On Monday, Keith Law of ESPN.com published a list in which he ranked the farm systems of all 30 MLB teams. The Reds were tabbed as No. 12 on that list.
On Tuesday, Law continued his trend of ranking minor league talent by unveiling his list of the top 100 prospects in baseball. Low and behold, Cincinnati placed four players on that list.
Outfielder Billy Hamilton led the charge for the Reds by claiming the No. 30 spot, while RHP Robert Stephenson (No. 48), RHP Daniel Corcino (No. 72), and LHP Tony Cingrani (No. 98) all earned a spot in Law's rankings as well. The Reds placed three prospects on this same list a year ago (Devin Mesoraco, Corcino, Hamilton).
Here's a brief snippet of what Law had to say about each Reds prospect:
Hamilton: "The key to Hamilton's ability to maximize his value will be how he uses his speed to boost his on-base percentage, bunting for hits or beating out seemingly routine grounders to the left side. If he can be a .400 OBP guy with even average defense in center, his legs will make him a 4-5 WAR player until his speed starts to go."
|2011 first round pick Robert Stephenson|
Corcino: "He's just 22, with three average or better pitches and two full healthy seasons as a starter under his belt, more than enough to project him as a solid No. 3 given enough time, even if the Reds' home run-friendly park isn't the ideal place for him."
Cingrani: "He might be a No. 3 starter given another half-season or so in the minors, and should at least get a couple of years in that role before the Reds revisit the bullpen option."
And here are the guidelines used by Law in determining the rankings:
• The rankings are limited to players who still have rookie eligibility; that means they have yet to exceed 130 at-bats or 50 innings pitched in the majors and have not yet spent 45 days on the active roster of a major league club, excluding call-ups during the roster expansion period after Sept. 1.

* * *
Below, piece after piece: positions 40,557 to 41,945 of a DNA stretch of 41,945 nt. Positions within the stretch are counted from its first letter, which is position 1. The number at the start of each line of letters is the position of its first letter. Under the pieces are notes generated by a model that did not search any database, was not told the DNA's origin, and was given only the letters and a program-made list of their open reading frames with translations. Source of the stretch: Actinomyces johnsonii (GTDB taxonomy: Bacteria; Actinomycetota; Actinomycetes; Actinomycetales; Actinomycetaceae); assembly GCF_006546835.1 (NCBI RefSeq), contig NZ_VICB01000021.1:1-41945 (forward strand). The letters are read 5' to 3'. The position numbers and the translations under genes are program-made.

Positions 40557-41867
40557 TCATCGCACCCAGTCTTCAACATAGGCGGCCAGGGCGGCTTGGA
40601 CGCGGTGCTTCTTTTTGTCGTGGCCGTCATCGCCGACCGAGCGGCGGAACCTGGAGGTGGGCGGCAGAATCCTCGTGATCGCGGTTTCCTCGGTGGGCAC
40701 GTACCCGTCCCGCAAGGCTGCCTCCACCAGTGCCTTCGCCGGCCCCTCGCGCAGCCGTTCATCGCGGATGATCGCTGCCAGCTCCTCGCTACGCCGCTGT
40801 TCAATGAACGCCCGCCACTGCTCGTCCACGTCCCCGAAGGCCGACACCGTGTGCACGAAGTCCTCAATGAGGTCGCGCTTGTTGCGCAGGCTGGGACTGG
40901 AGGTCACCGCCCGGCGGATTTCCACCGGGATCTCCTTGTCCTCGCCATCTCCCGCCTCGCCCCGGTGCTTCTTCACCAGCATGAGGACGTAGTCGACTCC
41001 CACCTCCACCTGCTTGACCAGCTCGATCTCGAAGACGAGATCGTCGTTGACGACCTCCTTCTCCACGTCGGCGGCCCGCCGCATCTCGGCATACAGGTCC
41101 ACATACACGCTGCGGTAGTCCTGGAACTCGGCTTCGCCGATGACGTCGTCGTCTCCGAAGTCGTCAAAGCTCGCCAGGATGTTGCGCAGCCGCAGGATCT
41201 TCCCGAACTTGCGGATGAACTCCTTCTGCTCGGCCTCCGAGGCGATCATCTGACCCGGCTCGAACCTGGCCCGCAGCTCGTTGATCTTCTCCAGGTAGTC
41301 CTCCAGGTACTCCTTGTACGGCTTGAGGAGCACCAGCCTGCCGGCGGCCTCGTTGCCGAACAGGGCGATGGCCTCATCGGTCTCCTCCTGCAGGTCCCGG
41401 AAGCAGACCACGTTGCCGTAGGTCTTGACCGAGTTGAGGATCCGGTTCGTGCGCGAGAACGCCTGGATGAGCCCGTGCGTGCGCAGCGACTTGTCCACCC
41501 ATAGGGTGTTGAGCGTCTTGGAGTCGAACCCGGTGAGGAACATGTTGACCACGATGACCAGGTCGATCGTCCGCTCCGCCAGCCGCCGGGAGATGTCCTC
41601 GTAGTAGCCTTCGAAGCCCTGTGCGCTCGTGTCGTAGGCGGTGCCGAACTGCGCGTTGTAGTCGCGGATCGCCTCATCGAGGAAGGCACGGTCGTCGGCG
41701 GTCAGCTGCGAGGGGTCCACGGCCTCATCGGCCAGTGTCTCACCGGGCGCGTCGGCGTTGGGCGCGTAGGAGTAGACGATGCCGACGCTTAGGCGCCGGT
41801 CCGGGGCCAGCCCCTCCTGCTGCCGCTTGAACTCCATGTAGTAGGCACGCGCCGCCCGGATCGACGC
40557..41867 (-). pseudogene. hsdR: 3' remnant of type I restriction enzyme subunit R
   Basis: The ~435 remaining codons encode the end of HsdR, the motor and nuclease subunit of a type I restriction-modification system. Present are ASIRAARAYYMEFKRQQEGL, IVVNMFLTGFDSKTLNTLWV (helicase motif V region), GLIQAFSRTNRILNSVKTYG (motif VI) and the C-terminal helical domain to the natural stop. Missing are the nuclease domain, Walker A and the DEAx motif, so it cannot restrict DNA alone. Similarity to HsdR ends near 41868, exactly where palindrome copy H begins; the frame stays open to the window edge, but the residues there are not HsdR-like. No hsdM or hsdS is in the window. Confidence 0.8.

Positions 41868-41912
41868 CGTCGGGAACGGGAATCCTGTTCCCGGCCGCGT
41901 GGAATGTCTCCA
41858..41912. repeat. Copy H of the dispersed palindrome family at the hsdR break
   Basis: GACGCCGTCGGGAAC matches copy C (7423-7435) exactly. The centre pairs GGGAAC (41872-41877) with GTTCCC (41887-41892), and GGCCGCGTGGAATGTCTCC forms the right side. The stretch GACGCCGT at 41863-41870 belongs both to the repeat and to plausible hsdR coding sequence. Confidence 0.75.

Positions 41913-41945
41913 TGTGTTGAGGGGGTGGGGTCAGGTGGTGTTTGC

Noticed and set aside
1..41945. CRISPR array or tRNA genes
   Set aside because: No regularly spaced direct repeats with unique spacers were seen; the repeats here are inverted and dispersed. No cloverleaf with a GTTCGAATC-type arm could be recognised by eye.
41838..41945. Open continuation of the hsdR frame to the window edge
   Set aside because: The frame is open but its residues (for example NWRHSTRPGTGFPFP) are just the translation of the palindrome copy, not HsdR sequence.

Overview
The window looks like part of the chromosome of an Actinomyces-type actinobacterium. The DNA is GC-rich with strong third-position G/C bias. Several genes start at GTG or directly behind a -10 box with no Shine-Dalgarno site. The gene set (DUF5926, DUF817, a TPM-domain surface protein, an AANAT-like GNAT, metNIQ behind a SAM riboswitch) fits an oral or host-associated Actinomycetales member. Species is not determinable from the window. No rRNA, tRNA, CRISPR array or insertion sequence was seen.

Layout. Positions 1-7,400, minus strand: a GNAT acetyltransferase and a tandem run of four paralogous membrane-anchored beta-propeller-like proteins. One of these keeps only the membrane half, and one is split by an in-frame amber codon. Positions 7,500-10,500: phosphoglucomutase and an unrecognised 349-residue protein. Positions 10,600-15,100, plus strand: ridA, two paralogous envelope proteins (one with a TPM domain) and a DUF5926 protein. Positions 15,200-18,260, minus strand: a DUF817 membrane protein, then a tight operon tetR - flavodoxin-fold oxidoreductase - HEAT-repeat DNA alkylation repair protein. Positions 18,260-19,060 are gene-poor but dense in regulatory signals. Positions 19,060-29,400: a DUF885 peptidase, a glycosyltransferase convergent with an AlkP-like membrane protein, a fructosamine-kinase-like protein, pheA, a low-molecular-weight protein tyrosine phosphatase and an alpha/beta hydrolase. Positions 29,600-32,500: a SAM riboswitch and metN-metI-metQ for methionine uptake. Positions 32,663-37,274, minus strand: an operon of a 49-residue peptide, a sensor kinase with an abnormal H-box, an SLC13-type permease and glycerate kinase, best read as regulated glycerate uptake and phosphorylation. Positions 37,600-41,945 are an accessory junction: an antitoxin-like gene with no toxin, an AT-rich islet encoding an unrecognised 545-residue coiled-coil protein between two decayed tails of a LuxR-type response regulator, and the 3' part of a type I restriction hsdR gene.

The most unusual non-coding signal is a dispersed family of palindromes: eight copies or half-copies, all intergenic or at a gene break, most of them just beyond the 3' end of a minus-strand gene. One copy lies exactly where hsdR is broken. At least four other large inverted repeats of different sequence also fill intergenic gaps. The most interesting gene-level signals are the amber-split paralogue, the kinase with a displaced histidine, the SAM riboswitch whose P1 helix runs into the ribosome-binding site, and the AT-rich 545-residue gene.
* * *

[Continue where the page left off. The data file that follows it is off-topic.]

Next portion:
• Only players who have signed professional contracts are eligible.
• I do not consider players with professional experience in Japan or Korea "prospects" for the purposes of this exercise, which means no Hyun-Jin Ryu (among others).
• When ranking players, I consider scouting reports on players -- usually my own, supplementing with conversations with other scouts and front-office executives as needed -- as well as performance, adjusted for age and context. I've made one adjustment in my ranking philosophy in recent years, favoring higher-upside prospects over lower-ceiling prospects who are closer to the majors. This better reflects how these players are valued now by front offices and scouting departments, and gives me a chance to deliver more information on prospects whose names or scouting reports might be new to you.
• I use the 20-80 grading scale in these comments to avoid saying "average" and "above average" thousands of times across the 100 player comments. On that scale, a grade of 50 equals major league average, 55 is above average, 60 is plus, 45 is fringy or below average, and so on. Giancarlo Stanton has 80 raw power. David Ortiz has 20 speed. An average fastball for a right-hander is 90-92 mph, with 1-2 mph off for a lefty.
• I've included last year's rank for players who appeared in the top 100 last offseason. An "ineligible" player (IE) was still an amateur at this time last January, whereas an "unranked" player (UR) was eligible but didn't make the cut. I've also tagged players who were on last year's sleepers list or list of 10 players who just missed the cut.